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An Interview with Jose Padrón

Chairman, Piloto Cigars Inc.
Marvin R. Shanken
From the Print Edition:
Gina Gershon, Sep/Oct 98

(continued from page 5)

CA: Isn't your Miami factory in Little Havana, near Ernesto Carillo's El Credito?

Padrón: Ernesto is on 8th Street and 11th and we are on Flagler, which is eight blocks north and four blocks west. But at first, I rented a space that cost me $62 per month; I rented it on March 29, 1964. I applied for the license to be able to manufacture cigars but I didn't have the money for the bond. I just didn't have the money--I had nothing.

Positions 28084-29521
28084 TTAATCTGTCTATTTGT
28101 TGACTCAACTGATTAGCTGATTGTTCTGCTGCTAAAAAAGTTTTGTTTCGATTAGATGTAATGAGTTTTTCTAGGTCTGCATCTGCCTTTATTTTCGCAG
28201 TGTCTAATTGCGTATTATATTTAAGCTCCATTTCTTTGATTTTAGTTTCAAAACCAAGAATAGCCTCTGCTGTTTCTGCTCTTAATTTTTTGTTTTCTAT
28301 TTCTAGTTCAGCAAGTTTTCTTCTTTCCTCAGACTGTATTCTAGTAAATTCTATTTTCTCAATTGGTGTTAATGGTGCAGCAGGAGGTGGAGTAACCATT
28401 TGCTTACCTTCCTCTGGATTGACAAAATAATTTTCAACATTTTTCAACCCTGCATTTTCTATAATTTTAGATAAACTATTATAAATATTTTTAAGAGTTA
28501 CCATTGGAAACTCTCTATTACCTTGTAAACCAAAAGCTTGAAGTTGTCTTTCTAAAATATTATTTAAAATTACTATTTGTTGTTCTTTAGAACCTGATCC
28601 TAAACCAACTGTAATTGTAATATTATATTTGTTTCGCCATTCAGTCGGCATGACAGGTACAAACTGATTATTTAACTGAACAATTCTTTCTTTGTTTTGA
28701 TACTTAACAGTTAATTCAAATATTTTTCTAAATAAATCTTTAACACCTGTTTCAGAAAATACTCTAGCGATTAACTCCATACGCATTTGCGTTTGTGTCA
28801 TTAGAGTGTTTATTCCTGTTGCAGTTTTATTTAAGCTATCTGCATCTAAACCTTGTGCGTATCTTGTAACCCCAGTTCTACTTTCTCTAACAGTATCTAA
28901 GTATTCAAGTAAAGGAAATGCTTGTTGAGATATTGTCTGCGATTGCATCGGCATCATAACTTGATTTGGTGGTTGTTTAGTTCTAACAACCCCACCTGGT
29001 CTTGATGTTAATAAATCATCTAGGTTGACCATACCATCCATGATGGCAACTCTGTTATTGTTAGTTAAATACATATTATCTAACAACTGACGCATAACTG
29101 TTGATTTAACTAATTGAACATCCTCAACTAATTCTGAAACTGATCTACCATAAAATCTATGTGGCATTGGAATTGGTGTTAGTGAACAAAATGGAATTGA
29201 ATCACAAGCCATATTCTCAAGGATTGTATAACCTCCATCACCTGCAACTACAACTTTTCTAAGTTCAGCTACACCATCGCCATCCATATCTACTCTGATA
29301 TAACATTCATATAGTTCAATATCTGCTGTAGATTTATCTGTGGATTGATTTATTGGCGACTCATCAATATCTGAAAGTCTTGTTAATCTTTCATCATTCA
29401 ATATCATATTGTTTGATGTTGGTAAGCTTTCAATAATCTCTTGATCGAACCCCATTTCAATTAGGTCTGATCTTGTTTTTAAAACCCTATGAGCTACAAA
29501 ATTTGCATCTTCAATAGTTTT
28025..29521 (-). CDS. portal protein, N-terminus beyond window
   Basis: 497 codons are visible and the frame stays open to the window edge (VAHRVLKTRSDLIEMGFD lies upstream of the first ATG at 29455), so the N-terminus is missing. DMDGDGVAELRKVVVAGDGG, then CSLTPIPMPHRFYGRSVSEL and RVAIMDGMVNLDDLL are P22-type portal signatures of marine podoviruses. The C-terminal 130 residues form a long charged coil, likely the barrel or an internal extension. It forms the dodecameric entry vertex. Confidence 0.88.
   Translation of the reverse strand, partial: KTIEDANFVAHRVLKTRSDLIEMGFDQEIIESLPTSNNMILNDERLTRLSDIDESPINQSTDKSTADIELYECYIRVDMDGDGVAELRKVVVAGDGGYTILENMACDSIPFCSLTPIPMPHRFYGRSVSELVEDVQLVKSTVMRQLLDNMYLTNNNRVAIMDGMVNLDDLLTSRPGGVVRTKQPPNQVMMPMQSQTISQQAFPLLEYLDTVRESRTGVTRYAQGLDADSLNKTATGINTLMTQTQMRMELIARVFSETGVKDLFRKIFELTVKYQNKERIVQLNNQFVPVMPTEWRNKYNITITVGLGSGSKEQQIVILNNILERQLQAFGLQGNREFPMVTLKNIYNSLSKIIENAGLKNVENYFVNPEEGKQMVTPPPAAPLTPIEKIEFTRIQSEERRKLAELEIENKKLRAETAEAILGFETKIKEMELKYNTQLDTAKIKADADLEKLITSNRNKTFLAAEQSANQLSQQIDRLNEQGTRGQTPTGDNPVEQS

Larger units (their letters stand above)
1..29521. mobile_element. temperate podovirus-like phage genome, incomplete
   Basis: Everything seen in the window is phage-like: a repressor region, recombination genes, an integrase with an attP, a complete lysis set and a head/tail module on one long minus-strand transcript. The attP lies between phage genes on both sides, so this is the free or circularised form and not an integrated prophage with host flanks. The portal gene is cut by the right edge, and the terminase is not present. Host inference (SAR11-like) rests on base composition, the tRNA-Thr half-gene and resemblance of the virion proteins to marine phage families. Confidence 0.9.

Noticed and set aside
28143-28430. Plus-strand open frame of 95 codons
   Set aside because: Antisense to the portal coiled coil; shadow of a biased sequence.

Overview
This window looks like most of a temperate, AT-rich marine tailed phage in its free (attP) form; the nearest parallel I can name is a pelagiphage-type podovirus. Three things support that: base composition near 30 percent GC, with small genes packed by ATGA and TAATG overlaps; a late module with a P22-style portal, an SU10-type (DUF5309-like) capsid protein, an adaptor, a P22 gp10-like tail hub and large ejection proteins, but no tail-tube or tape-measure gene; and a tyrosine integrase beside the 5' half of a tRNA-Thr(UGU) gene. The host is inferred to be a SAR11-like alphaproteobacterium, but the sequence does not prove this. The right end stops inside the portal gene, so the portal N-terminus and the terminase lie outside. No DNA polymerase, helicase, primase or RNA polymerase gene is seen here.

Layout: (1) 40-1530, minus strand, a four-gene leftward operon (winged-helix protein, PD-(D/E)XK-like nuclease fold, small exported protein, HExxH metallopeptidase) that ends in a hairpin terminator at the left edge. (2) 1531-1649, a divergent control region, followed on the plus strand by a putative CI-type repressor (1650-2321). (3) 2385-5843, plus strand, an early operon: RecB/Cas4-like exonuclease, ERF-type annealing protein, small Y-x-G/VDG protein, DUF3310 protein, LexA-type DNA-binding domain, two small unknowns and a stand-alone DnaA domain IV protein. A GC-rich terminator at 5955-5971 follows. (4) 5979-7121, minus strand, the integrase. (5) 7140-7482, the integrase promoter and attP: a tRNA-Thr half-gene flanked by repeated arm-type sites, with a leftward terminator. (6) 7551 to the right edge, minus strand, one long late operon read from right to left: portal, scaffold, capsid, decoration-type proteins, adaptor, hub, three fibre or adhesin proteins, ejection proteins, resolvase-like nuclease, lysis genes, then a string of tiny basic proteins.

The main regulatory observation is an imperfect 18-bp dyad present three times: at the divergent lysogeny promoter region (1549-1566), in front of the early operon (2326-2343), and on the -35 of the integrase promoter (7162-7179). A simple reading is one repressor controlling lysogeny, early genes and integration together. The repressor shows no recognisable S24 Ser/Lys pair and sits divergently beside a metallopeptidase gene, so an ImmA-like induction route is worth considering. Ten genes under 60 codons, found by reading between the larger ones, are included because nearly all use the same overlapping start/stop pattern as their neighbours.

CA: Were there many cigarmakers in Miami in those days?

Padrón: Just one--Camacho, I think. There may have already been one other brand, Primo del Rey, being made there.

CA: How did you decide what tobacco to use? Your experience was with Cuban tobacco, and of course it was unavailable.

Padrón: I tried blends with tobacco from Puerto Rico, Brazilian mata fina and Connecticut broadleaf. I ended up making a blend from those tobaccos and I also used some Cuban-seed tobacco from Honduras later on. I never made a green cigar with the double claro wrapper. I just started out with 200 cigars a day. Then it occurred to me to invent La Fuma.

CA: What was the tobacco you used in that cigar?

Padrón: It was all Connecticut broadleaf.

CA: One hundred percent broadleaf?

Padrón: One hundred percent, and you won't believe the price. The grower sold me 100 pounds at $70. That's 70 cents a pound.

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